Observations Along the Road

Theatre Writeups, Musings on the News, Rants and Roadkill Along the Information Superhighway

The Times, They Were A Changin’

Written By: cahwyguy - Sun Dec 29, 2013 @ 9:22 pm PST

Inside Llewyn Davisuserpic=moviesThose who know me know that I love folk music of the 1960s. I started out as a Peter, Paul, and Mary afficianado, and then moved to the Kingston Trio, the Limeliters, the Weavers, Joan Baez, the Chad Mitchell Trio, and of course Tom Paxton. So when Tom, at his last concert, mentioned that one of his songs was being used in an upcoming movie… and recommended that movie.. suddenly “Inside Llewyn Davis” was on my radar.  So today saw me at my second movie in a week, together with my uncle Tom (who knows folk music well), learning about Llewyn Davis.

“Inside Llewyn Davis” is the Coen Brother’s touching tribute to the pre-Dylan scene in Greenwich Village in New York, when venues such as the Gaslight introduced (or reintroduced) new and upcoming folk music acts such as those I named above, along with folk like Pete Seeger, the Clancy Brothers, Jean Ritchie, Mississippi John Hurt. It was a time of artistic creation, a time when folk music — and places like the Gaslight and the Hungry i in San Francisco, were shaping music. The story of Llewyn Davis is based roughly on the story of Dave Van Ronk, a folk musician of that time, although many things were changed. There are hints in the various acts of other folk groups, but none are explicitly names.

So let’s talk about the movie and what works… and what doesn’t. What works is the music… mostly. The selection of folk music on the soundtrack is great to listen to. Nice performances, nice voices, and some good selections. There are a few problems. The one I noticed was anachronistic — they included songs such as Tom Paxton’s “The Last Thing On My Mind” that were written in 1962-1963… on performances that were supposedly in 1961 by someone other than the author. My uncle noted that it gave a very somber and downbeat image of folk music — much of the music was much more energetic and bluegrassy than what was portrayed. Again, look at the initial albums of Peter Paul and Mary, the Kingston Trio, the Weavers, or Tom Paxton for an idea of that energy. That energy wasn’t in the soundtrack song selection.

Another thing that works well are the performances. Oscar Davis is very strong as Llewyn — both performance-wise and singing-wise. The supporting actors are all very strong, in particular Max Casella, Ethan Phillips, and surprisingly, Justin Timberlake. John Goodman has an interesting role, although I think he is both literally and figuratively wasted in the movie. Yes, his performance is great… but if he wasn’t there, how would it change Llewyn’s trajectory through the story?

What doesn’t work is the story. To be blunt: it is boring and there is no character growth. We start with a scene where Llewyn is beat up for criticizing another performer at the Gaslight. We then move back in time to the week before, and observe a week in the life of Llewyn. We see him trying to get work in the folk music field… and failing. We see him homeless and sponging off of peoples couches. We see him interacting unsuccessfully with people. We see him carrying a cat around. What we never see is Llewyn learning anything about himself, or how to be successful in his field. We see others passing him by, moving onward and upward while he sabotages himself. At the end, we even see Dylan at the Gaslight, again upstaging Llewyn (as Dylan did to Van Ronk in real life). Llewyn never wins, and this makes the audience walk out wondering why they sat through this story. As someone somewhere else said about this movie: The journey of the cat is more interesting than Llewyn’s journey.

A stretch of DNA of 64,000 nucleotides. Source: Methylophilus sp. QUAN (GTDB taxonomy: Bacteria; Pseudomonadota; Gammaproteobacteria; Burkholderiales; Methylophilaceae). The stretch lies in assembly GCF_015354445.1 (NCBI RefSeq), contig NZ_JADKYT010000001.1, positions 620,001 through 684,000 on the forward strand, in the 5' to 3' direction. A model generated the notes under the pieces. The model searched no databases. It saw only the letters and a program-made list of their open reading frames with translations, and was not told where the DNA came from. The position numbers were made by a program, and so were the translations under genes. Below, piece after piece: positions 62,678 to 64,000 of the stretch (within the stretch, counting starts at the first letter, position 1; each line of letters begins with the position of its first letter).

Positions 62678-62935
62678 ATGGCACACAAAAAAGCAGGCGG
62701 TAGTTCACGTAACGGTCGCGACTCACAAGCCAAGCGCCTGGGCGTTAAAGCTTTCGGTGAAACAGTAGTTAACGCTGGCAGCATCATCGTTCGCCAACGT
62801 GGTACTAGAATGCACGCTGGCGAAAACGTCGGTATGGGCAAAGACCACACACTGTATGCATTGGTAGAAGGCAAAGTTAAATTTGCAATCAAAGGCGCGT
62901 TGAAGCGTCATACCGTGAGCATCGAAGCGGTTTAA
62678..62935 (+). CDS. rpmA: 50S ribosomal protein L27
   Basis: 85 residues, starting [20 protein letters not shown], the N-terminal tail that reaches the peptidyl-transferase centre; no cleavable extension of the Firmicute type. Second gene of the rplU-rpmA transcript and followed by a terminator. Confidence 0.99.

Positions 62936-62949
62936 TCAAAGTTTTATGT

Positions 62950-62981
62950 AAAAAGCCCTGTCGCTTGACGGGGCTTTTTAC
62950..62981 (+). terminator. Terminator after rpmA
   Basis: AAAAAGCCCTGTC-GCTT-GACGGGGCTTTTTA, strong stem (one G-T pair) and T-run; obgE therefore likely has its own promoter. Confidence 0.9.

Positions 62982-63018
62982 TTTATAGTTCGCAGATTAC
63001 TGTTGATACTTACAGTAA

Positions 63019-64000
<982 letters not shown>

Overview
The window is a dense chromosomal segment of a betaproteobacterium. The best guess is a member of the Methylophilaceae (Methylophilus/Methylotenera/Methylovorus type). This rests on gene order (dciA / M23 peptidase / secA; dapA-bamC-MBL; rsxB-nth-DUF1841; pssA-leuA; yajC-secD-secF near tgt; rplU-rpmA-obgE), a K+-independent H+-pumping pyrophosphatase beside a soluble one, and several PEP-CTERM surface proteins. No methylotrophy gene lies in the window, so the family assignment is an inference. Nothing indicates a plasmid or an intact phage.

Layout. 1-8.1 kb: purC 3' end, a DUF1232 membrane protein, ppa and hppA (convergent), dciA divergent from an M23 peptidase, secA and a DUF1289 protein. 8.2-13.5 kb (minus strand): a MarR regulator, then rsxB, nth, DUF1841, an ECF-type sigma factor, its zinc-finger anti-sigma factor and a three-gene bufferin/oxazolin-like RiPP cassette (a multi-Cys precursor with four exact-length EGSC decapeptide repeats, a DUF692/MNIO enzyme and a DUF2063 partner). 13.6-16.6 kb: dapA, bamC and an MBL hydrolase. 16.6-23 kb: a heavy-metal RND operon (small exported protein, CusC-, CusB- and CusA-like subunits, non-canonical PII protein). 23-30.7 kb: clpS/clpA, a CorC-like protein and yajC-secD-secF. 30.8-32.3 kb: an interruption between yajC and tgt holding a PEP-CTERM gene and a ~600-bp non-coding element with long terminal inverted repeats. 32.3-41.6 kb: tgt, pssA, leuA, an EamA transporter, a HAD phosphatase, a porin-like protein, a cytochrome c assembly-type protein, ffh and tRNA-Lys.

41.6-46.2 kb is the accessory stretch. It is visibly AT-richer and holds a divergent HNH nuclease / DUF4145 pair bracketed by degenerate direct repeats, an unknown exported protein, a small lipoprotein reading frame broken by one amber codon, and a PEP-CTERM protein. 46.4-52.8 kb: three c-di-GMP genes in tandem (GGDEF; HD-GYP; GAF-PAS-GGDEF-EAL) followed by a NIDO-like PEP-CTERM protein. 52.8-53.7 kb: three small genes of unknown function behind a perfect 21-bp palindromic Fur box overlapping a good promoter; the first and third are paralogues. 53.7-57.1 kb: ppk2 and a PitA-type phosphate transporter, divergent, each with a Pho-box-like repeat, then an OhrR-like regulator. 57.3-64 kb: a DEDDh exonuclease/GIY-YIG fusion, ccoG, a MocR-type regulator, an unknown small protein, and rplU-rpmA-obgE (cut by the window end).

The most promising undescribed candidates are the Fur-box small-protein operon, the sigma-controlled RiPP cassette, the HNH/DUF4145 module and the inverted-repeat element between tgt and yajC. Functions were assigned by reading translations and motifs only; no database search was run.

I’ve read other reviews praising this film and its artistry. That artistry is there: it is shot beautifully, it evokes great images, it establishes a mood. But… but… it’s ultimately all shadows and mood. You get to watch someone fail. You get to see someone ping-pong through life, never quite making the hole. Playwrights have long learned that the story is critical, and they have dramaturgs there to hone the story and make sure it tells what it is supposed to tell. What we were supposed to see from this story — well, I couldn’t figure it out. It was a beautiful movie, but it also didn’t touch my soul or affect me as it could have done had it been honed a little better. I wanted so much more here — to see why folk music succeeded, to see perhaps how Llewyn might not have been successful, but he might have been that catalyst for others. But it wasn’t there. Llewyn was a true anti-hero, and he just couldn’t succeed.

The artists behind this movie did a wonderful job of getting the atmosphere of the Gaslight and Greenwich Village correct; of establishing the feel of New York; of establishing what the early folk scene was like. What they didn’t capture was the energy. Tom Paxton talks in his concerts about playing the Gaslight, and then keeping the music going with folks like the Clancy Brothers at the local bars until the wee hours of the ‘morn. That energy is missing here.

If you like folk music, and have an interest in how the 1960s folk revival began, “Inside Llewyn Davis” may be worth seeing. If you are looking for an engaging story line that has characters you care about, then think twice. If you like the music, I suggest just getting the sound track… or even better, getting the excellent Smithsonian Archive’s album of Dave Van Ronk.

Previews: Of course, what is a movie without previews. Here’s what was previewed and my thoughts:

  • Cesar Chavez: An American Hero. A bio-pic on Cesar Chavez and his movement. Could be interesting, but I’m more likely to watch it on Shotime than in the theatres.
  • The Grand Budapest Hotel. The comic adventures of a hotel concierge in a famous European hotel. Didn’t draw me in, but looks cute.
  • American HustleThe story of a 1970s con-man. Not interested in this at all.

[Ob. Disclaimer: I am not a trained critic; I am, however, a regular audience. I’ve been attending live theatre in Los Angeles since 1972; I’ve been writing up my thoughts on theatre (and the shows I see) since 2004. I do not have theatre training (I’m a computer security specialist), but have learned a lot about theatre over my many years of attending theatre and talking to talented professionals. I pay for all my tickets unless otherwise noted. I believe in telling you about the shows I see to help you form your opinion; it is up to you to determine the weight you give my writeups.]

And with that, the 2013 year of entertainment comes to a close. We probably saw one live theatre performance a week, on average, plus two to three movies. There were also some concerts along the way. It was a fun year, and you can read about it all by just following the review-2013 tag. Hopefully, 2014 will be just as fun. Entertainment — preferably live, but even filmed — enriches the soul and doesn’t clutter the house. Go to the theatre, or the theater, if you must, today.